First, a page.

sating for the effect of thermal emfs that are likely to occur The column is mounted inside the contact conductance cell.
in the measurement due to temperature variations. The DMM The cell is evacuated to a pressure of 1025 mbar. The DMM
is interfaced to a personal computer using a general purpose is powered 4 h before collection of the experimental data.
interface bus ~GPIB! interface card to log the data at required The test leads are soldered to Teflon insulated, multistrand
intervals of time. The collected data are the average of the wires 0.1 mm in diameter. The other ends are soldered to the
integral values, sampled over a known duration of time. Soft- samples. The hydraulic pump is started. The solenoid valve
ware has been developed to log and postprocess the data. that acts as a pressure switch is dethrottled. The load indica-
tor is energized and adjusted to read zero with no load. The
solenoid valve is throttled to increase the pressure on the
samples. The applied force is read on the load indicator and
the resistance value is read on the multimeter. The procedure
is repeated for incremental lods in steps of 1 kg up to 200 kg.

IV. RESULTS AND DISCUSSION


The contact resistance (Rc) of the brass–brass samples
is plotted against contact force (Fc 21/3), shown in Fig. 3. It
is observed that the contact resistance decreases with the
increase in contact pressure. In the literature,4 it is stated that
the Rc5Kc Fc 21/3 law holds true in the elastic region of the
material of contact. The load bearing subareas of a nominally
flat contact are indentations of different shapes. Some of
them are deep indentations; others are shallow with smaller
depths. Consequently the average pressure at the surface will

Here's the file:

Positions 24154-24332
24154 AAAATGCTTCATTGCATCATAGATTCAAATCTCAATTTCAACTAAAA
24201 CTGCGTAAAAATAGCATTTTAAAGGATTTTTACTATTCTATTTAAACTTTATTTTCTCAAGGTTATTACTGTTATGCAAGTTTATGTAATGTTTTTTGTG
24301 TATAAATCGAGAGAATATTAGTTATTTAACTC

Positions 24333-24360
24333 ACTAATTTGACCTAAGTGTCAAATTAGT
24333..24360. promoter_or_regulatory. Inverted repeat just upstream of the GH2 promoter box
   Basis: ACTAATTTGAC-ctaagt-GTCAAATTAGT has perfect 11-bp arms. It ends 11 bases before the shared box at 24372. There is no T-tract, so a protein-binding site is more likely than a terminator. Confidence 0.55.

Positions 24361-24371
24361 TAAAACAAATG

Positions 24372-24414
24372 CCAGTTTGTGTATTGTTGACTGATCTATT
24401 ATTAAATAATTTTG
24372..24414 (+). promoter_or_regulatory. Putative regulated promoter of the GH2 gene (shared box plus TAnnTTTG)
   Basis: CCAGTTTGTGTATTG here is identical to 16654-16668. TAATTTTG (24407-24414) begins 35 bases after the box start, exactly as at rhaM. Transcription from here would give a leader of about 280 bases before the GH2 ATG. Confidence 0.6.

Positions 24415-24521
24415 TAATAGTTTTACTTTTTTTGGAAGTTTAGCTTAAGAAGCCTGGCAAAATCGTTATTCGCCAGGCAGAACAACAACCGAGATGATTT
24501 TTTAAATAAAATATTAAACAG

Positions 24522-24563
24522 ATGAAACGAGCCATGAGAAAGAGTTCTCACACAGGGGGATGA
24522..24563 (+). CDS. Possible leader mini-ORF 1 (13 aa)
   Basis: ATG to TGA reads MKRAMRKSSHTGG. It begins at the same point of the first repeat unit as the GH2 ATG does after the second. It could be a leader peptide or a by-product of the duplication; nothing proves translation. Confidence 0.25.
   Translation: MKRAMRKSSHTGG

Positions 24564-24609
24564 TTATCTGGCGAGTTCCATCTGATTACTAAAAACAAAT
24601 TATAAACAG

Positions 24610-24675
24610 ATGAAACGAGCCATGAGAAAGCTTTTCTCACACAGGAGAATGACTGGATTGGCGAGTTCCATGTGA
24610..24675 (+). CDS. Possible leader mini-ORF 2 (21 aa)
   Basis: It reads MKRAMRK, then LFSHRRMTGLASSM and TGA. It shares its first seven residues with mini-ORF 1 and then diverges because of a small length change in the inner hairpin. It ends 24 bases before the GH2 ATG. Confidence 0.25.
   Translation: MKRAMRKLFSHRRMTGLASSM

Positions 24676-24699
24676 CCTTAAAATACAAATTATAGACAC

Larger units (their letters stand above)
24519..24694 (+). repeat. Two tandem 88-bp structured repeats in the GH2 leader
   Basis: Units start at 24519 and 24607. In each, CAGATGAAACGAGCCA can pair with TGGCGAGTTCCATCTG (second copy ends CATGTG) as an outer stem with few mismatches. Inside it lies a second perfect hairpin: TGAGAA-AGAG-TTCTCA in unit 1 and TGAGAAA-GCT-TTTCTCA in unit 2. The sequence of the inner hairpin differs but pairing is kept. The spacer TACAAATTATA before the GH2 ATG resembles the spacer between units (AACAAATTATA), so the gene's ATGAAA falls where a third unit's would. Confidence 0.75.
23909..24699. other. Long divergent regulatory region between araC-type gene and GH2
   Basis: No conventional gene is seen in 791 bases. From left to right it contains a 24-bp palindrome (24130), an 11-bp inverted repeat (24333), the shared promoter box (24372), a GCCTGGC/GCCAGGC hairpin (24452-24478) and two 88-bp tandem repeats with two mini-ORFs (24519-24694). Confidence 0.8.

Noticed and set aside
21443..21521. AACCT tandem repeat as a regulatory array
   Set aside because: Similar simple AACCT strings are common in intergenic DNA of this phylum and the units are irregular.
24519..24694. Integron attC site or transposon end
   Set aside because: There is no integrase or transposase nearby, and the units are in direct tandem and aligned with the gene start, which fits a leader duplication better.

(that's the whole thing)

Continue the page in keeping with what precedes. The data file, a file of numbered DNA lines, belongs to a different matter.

be very much smaller than the contact hardness (H). For a
FIG. 2. Electrical contact conductance test setup. well polished contact member, it can be assumed to be

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1536 Rev. Sci. Instrum., Vol. 69, No. 3, March 1998 Maheshappa et al.

0.02H. 5 Yield stress depends on the strain hardening. For where, r c is the radius of the area of apparent contact,4 r is
continuously loaded contacts, the strain-hardening is greater. the resistivity (8.531028 V m!, and E is Young’s modulus
The yield stress is much smaller than the contact hardness (1031010 N/m2). For the forces above 80 N, a deviation
(H5100) of the material; it can be assumed to be 0.1H. 5 from the above law is observed when the material is in the
The actual contact area is assumed to be 20% of the apparent plastic region.
contact area. With these assumptions, the contact force is
calculated to be 80 N. At this point, brass yields into the
plastic region from the elastic region. 0.232 N21/3 shown in
Fig. 3 corresponds to the value of ~80 N!21/3. there are seven
values of resistance measured for the forces below 80 N. A 1
T. Tamai, IEEE Trans. Compon. Hybrids Manuf. Technol. 9, 41 ~1986!.
2
straight line fit through these values has a slope of 739.6 G. V. Narasimha Rao, V. S. Sastry, T. S. Radhakrishnan, and V.
mV/N21/3. This is in good agreement with the constant Kc 3
Seshagiri, Rev. Sci. Instrum. 67, 333 ~1996!.
which is calculated to be 744 mV/N21/3: M. Braunovic, IEEE Trans. Compon. Hybrids Manuf. Technol. 8, 313
~1986!.
r
4
J. I. Queflelec, N. Bennjemaa, D. Travers, and G. Pethieu, IEEE Trans.
K c5 21/3 , Compon. Hybrids Manuf. Technol. 14, 90 ~1991!.
1.1p r 1/3
c E 5
R. Holm, Electric Contacts, 4th ed. ~Springer, New York, 1981!.